MMR Blog

Sandy on Assignment:
An American at Le Mans

Posted on July 3, 2013 Comments (5)

Sandy Cotterman, Motorsports Enthusiast

Celebrating the race and its memories.

Celebrating the race and its memories.

Pushing their way onto victory!

Pushing their way onto victory!

Roll every American endurance race event into one and then some... voila, you have the 24 heurs du Mans. The Daytona 24 and Sebring 12 are only training grounds for what to expect at Le Mans! No other racing event in the world matches the frenetic atmosphere and strong nationalism for the drivers, pilots as the French call them, and the team cars they drive.

LMP2 second place winner… a crowd pleaser.

LMP2 second place winner… a crowd pleaser.

The Porsches let everyone know they were back.

The Porsches let everyone know they were back.

I was ecstatic to see so many American drivers and sponsored cars. The official guide boasted 19 American drivers and eight sponsored cars, in addition to foreign sponsored American cars—like one of the Corvettes. I definitely had my favorites and sought out the drivers to let them know. To my delight, I discovered it meant a lot to them.

Patrick Long is one of the first drivers I started following.

Patrick Long is one of the first drivers I started following.

Even during pit stops, the paparazzi where hovering over the Dempsey car.

Even during pit stops, the paparazzi where hovering over the Dempsey car.

On the grid, ready for the start. MMR’s favorite. Car No. 93.

On the grid, ready for the start. MMR’s favorite. Car No. 93.

Tommy Kendall meets Sandy on Assignment for MMR.

Tommy Kendall meets Sandy on Assignment for MMR.

Our MMR favorite Tommy Kendall, driving the No. 93 SRT Viper, was honored by MMR’s interest. Driving the Ferrari GT Pro car No. 71, Olivier Berretta, whom I had met in Monaco, was the first driver I saw and hugged, within minutes of arriving at the track on Wednesday. Two of our youngest American drivers, brothers Jordan and Ricky Taylor, both Corvette drivers, No. 73 and No. 50, were excited to hear a voice from the States. Number 57 had an early crash during practice and, just like Humpty Dumpty, was put back together for Sunday’s race before retiring early. Owner/driver Tracy Krone appeared touched that a fan had noticed his American sponsored Ferrari 458. Patrick Long was his gracious self, asking me if I was having fun! One of my favorite moments was when Patrick Dempsey gave me a huge hug when I shouted out support for our only all-American team. If only I had a photo! What I do have are more photos of the Dempsey/Del Piero Proton sponsored 911 Porsche, car No. 77, than I have baby pictures of my daughter!

Campers show signs of celebration.

Campers show signs of celebration.

Being a two-year veteran of this event, I am anxious to share what I know. The first year can be a logistics nightmare especially with language challenges. Even buying tickets takes some savoir-faire. My first year, I was extremely fortunate to have been taken under the wings of veteran Le Mans goers Tom and John Brady from my Jaguar Club of New England. Having attended for probably 24 years now, the Brady brothers are experts when it comes to camping logistics… of which I still know nothing. With tens of thousands of gentleman campers, knowing the ropes is essential. The Brits are camped out everywhere and they say percentage wise, there are more Danes at Le Mans than still in Denmark for the weekend. Since Tom Kristensen’s brother owns a travel agency, it’s no wonder the count is high and Tom can be found mingling with the campers. Sightseeing among the campsites is a must!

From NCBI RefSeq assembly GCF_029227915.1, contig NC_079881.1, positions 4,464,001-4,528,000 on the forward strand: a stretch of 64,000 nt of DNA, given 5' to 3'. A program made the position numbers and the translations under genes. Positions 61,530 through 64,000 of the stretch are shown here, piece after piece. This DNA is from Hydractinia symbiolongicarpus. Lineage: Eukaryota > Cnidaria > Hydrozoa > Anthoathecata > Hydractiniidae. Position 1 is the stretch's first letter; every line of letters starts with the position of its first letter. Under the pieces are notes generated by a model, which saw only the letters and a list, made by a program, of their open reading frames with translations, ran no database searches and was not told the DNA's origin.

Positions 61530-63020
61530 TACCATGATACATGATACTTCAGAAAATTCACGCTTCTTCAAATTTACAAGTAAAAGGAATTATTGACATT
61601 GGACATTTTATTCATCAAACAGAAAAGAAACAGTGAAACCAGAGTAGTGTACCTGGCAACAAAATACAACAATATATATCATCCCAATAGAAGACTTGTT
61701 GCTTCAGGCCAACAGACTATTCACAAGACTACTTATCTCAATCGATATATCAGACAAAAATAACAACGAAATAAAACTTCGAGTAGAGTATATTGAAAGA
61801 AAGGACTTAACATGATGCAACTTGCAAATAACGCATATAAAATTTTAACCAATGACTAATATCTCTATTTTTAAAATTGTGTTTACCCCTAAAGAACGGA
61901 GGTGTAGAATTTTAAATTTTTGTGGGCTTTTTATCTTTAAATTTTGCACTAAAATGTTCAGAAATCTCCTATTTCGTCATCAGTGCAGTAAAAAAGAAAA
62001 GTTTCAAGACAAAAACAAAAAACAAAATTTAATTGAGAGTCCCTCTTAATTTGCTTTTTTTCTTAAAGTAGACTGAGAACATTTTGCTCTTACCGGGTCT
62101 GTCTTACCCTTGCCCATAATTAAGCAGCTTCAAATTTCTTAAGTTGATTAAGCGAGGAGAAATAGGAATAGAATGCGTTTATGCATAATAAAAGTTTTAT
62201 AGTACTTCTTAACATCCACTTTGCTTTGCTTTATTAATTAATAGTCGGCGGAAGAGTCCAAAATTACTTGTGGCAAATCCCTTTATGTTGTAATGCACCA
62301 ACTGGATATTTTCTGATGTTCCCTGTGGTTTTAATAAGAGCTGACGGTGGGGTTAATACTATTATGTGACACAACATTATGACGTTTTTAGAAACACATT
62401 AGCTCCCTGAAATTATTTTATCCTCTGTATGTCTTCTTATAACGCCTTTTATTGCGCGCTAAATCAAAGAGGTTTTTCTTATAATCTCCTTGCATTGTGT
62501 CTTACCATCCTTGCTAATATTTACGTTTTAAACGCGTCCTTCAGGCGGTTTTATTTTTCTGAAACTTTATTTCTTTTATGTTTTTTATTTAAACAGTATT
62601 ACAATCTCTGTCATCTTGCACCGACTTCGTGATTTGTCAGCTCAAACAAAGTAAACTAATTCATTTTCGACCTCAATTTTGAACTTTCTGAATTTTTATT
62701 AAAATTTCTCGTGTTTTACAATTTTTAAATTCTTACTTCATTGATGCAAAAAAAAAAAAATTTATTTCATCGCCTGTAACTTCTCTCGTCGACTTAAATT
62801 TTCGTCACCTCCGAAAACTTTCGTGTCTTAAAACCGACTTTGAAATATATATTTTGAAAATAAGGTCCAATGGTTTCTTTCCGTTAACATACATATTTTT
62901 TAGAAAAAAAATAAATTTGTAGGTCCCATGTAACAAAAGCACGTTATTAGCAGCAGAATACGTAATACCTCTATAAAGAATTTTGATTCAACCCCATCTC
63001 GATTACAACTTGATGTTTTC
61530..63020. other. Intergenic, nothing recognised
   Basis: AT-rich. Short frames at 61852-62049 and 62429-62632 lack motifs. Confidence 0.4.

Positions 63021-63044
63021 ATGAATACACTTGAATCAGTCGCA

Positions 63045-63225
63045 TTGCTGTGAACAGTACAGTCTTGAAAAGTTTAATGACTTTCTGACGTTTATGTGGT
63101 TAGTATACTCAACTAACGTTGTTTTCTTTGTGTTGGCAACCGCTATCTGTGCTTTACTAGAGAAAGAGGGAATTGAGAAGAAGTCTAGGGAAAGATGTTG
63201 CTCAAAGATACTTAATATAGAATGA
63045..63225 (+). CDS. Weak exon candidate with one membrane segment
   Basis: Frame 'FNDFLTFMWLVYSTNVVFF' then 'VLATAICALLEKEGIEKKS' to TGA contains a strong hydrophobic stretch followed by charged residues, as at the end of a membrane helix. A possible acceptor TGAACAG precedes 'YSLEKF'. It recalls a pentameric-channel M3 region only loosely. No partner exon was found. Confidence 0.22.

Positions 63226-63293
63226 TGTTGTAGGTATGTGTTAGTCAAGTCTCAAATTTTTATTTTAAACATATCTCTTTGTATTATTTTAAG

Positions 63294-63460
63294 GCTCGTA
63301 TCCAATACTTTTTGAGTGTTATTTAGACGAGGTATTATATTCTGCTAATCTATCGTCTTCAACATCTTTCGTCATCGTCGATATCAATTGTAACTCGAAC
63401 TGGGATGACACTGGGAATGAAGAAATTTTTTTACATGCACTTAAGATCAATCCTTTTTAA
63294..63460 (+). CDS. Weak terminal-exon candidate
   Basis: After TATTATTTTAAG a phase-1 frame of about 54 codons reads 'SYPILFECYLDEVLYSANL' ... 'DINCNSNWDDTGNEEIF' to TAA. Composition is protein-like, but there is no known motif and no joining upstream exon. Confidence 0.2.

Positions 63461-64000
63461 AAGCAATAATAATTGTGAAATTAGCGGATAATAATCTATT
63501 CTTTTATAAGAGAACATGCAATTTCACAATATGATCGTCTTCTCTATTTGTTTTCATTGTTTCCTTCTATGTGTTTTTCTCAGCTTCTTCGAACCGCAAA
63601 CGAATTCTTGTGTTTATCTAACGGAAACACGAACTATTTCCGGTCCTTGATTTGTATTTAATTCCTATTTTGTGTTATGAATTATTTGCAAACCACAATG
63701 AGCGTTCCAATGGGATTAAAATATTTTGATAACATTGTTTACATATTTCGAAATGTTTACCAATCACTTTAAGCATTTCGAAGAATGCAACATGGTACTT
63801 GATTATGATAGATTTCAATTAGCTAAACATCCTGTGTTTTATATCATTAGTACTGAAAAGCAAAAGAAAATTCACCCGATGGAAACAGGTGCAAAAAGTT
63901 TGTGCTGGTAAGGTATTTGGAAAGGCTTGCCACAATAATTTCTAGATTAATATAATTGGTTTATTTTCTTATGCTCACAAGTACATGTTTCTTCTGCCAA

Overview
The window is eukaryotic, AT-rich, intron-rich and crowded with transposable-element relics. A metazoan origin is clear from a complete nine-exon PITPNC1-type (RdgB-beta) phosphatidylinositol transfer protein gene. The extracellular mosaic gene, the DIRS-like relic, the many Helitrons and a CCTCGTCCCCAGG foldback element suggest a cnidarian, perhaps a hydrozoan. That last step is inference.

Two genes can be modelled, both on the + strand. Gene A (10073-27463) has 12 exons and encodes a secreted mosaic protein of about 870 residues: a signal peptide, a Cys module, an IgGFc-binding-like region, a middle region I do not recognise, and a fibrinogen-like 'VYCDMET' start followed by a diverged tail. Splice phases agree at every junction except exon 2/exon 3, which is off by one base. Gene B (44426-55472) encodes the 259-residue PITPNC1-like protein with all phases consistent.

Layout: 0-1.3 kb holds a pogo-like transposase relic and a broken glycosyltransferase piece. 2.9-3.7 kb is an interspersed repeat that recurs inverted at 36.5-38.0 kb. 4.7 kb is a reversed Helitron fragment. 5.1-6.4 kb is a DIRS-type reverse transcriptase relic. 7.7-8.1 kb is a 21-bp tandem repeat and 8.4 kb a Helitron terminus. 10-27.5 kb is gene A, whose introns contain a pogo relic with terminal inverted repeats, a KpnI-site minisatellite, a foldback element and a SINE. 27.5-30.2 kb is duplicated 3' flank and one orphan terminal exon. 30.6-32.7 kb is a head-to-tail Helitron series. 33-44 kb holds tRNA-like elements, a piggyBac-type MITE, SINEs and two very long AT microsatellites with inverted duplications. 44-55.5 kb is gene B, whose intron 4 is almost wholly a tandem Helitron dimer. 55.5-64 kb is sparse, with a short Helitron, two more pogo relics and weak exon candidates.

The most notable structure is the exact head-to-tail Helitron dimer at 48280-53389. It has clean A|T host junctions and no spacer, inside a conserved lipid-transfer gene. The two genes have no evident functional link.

So here is what I do know. Arrive early. My first year, I slid into town Friday evening which only gave me a taste of race day. This year, I arrived on Wednesday which helped me get oriented with Le Stade and the transit system and it was enough time to enjoy three days of free practice, qualifying, and Ferrari Challenge sessions. If you’re flying into Charles De Gaulle, connections on the TGV to Le Mans are convenient and the ride is just under an hour, with Gares Tram stop right there at the train station. The round-trip TGV fare, just under $100, is reasonable in the scheme of things. Purchasing a ten-ride Tram pass for 12 euros saves you a hassle throughout the week. There is enough signage to tell you to ride the Tram to Antares to reach the 24. If you’re camping, you have your own set of logistics!

The Taylor brothers were both driving the American made Corvettes.

My recommendation, if you have the time, is to arrive Sunday for the administrative checks and scrutineering which takes place at the Place de la Republique in the heart of Le Mans beginning at 1:30p.m… something on my list for next year. Each car has been pre-assigned a time for these tech checks so you can watch for your favorites. I loved following TK’s (Tommy Kendall) daily journal; Sunday sounded pretty cool. Sunday is also one of the only times to explore the historic city center.

The crowds on race day at the start-finish line.

The crowds on race day at the start-finish line.

Before going any further, do what I didn’t do until I was on the plane home. Read the Official Program cover to cover. The Program is what gives you detailed timetables of events and locations along with more personalized commentary on the pilots and cars. What I did take the time to do was practically memorized the Entry List booklet and Practical Guide, both invaluable for maneuvering around the track and learning the cars and drivers. Also, consider buying one of the race radios to hear the race. Again, I did not, thinking there would be enough English. It was limited and muddled. I’m eager to try the radio next year. Also, bring a pair of binoculars, noise blocking headphones and hiking shoes. You’ll be walking for miles, most likely in puddles.